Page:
On March 11, 2020, I was very excited about my upcoming trip to Namibia to volunteer at the Cheetah Conservation Fund the following month. I had heard Dr. Laurie Marker speak on two different occasions and I was very much looking forward to being a part of the work that she and every one at CCF does.
Then, the World Health Organization declared the Novel Coronavirus was a pandemic and over the next several days, borders were closed. I was very disappointed that my trip would need to be postponed to an unknown time in the future. However, this disappointment turned into a very rewarding year that I might not have experienced otherwise. I emailed CCF to see if there was anything I could help with remotely from home. Dr. Marker emailed me back and asked if I could help with the FIP (Feline Infectious Peritonitis) project for the cheetahs in Somaliland and I thought that it would be interesting to help out.
The Somaliland cheetahs need all the help that they can get. They are young cubs rescued from the illegal wildlife trade. Unfortunately, they are exposed to diseases and stressful situations. As a practicing veterinarian who has worked in feline only clinics for 15 years, I had some knowledge that could cross over to help them. While volunteering for this project, I was able to help, and also to learn a lot about FIP (also a Coronavirus, but one that affects only feline species). Along with Dr. Shira Yashphe, Dr. Anne Schmidt-Kuntzel, Dr. Karina Flores, and Dr. Marker, I was able to be on many calls with experts on Coronaviruses, learning the latest information on treatments and protocols to treat this fatal disease. From that, I lent support in creating protocols for prevention, diagnosis, potential treatment options, and grant proposals. I also have been organizing their medical records and transferring them to the main CCF database – which has been a big project, but also educational.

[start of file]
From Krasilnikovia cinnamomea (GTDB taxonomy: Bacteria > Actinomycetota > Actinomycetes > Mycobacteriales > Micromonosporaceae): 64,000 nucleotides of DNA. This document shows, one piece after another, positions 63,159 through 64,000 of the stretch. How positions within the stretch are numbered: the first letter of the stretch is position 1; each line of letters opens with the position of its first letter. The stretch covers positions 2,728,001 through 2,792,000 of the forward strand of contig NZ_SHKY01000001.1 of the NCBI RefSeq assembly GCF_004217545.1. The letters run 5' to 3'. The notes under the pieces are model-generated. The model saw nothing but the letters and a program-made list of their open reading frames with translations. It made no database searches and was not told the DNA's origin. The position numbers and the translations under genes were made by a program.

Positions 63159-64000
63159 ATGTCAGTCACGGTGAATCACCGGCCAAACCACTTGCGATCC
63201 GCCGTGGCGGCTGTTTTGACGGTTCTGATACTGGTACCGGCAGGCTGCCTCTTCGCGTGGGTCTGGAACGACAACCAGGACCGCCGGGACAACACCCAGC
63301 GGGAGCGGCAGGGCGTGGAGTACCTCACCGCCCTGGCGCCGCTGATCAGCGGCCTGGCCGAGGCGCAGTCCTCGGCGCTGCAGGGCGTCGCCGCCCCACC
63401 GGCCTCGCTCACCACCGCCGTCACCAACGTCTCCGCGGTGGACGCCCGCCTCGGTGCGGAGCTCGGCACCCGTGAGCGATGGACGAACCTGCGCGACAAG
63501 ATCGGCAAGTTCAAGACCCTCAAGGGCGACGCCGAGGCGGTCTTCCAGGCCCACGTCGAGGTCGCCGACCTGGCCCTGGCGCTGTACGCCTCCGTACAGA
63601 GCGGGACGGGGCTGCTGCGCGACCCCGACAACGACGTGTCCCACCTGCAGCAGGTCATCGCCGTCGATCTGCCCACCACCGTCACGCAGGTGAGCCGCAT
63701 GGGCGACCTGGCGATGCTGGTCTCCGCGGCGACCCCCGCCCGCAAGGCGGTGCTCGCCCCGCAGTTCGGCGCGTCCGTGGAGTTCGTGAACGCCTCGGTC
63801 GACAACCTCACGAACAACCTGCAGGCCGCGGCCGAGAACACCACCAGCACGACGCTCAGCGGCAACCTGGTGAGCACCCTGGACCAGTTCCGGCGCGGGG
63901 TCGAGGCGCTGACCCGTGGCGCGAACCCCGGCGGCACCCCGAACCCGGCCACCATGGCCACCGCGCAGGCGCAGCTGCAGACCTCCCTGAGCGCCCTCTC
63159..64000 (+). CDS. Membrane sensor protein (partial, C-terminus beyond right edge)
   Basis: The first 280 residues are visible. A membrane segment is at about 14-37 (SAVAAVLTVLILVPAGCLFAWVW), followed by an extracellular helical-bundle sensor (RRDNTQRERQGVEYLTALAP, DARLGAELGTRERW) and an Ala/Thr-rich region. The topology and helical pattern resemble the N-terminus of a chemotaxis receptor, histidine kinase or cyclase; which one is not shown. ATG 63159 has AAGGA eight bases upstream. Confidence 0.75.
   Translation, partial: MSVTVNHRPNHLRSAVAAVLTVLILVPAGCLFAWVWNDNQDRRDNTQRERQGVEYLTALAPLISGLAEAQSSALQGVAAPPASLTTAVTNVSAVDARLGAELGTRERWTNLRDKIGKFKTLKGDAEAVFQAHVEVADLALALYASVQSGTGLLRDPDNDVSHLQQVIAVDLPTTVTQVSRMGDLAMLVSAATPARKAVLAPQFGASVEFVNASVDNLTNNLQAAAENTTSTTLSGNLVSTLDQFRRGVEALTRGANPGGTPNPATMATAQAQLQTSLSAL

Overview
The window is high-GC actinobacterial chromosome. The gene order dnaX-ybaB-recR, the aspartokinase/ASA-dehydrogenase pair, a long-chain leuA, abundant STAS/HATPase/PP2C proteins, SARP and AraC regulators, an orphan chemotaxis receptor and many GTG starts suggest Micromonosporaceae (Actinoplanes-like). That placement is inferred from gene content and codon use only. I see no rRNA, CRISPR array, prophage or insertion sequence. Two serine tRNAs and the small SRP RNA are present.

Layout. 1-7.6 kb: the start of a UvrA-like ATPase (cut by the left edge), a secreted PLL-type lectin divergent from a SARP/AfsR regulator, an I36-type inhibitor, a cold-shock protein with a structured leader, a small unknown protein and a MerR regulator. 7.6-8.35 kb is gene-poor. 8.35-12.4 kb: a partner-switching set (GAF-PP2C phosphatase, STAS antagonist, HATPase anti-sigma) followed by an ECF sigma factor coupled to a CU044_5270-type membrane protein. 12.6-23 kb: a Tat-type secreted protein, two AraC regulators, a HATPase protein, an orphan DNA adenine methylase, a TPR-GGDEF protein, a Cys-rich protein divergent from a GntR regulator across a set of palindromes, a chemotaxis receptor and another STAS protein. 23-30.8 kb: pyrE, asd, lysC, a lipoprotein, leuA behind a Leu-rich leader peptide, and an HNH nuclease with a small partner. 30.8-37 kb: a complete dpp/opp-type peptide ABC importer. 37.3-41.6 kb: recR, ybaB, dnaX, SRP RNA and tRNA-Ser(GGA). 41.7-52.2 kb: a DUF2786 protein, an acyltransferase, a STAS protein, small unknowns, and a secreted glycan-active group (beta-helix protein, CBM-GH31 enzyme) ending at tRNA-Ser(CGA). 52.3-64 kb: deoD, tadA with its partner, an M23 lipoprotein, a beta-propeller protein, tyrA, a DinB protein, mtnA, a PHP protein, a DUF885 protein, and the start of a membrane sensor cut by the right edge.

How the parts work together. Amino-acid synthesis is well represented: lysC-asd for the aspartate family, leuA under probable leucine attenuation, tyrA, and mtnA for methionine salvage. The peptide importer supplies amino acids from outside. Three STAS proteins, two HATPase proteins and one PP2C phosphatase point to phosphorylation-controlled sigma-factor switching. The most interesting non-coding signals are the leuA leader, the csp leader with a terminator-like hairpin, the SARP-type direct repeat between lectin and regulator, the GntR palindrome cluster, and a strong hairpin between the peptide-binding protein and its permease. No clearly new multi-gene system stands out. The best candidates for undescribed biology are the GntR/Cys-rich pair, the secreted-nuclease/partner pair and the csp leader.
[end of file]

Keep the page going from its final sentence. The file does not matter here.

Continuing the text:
In April, 2021, I was finally able to come to Namibia to volunteer in person. The CCF facility is beautifully set near the Waterberg Plateau. The views here are amazing. I have been enjoying helping out in the CCF Veterinary Clinic and also learning about all the different aspects of the programs that CCF has. As mentioned above, I have worked in a feline only practice for 15 years, so it is very exciting to help with and observe surgeries on cheetahs, monitor their anesthesia, and do things that I do routinely on domestic cats – but it takes on a whole new level of excitement to do this with the beautiful cheetahs, such as drawing blood and doing vaccines.
I also have been able to work with species, such as dogs, goats, sheep, and a horse that I have not worked with for most of my career. This has been a lot of fun! And all for a good cause. The livestock guarding dogs, the Anatolian Shepherd, is an awesome breed of dog! They protect the small livestock from predators, and because of this, the farmers are less likely to kill the cheetahs and leopards, and therefore, the cheetahs can co-exist with the farmers. I have been enjoying caring for them and getting to know the individual dogs and I will definitely miss them when I go home.
I will be sad to leave Namibia at the end of this week, but I’m looking forward to going to Somaliland to meet in person the cheetahs who I met at home and feel like I already know. What would have been a 4 week long trip in 2020 has turned into a year long adventure that I might not have had otherwise – and that is the silver lining to the pandemic.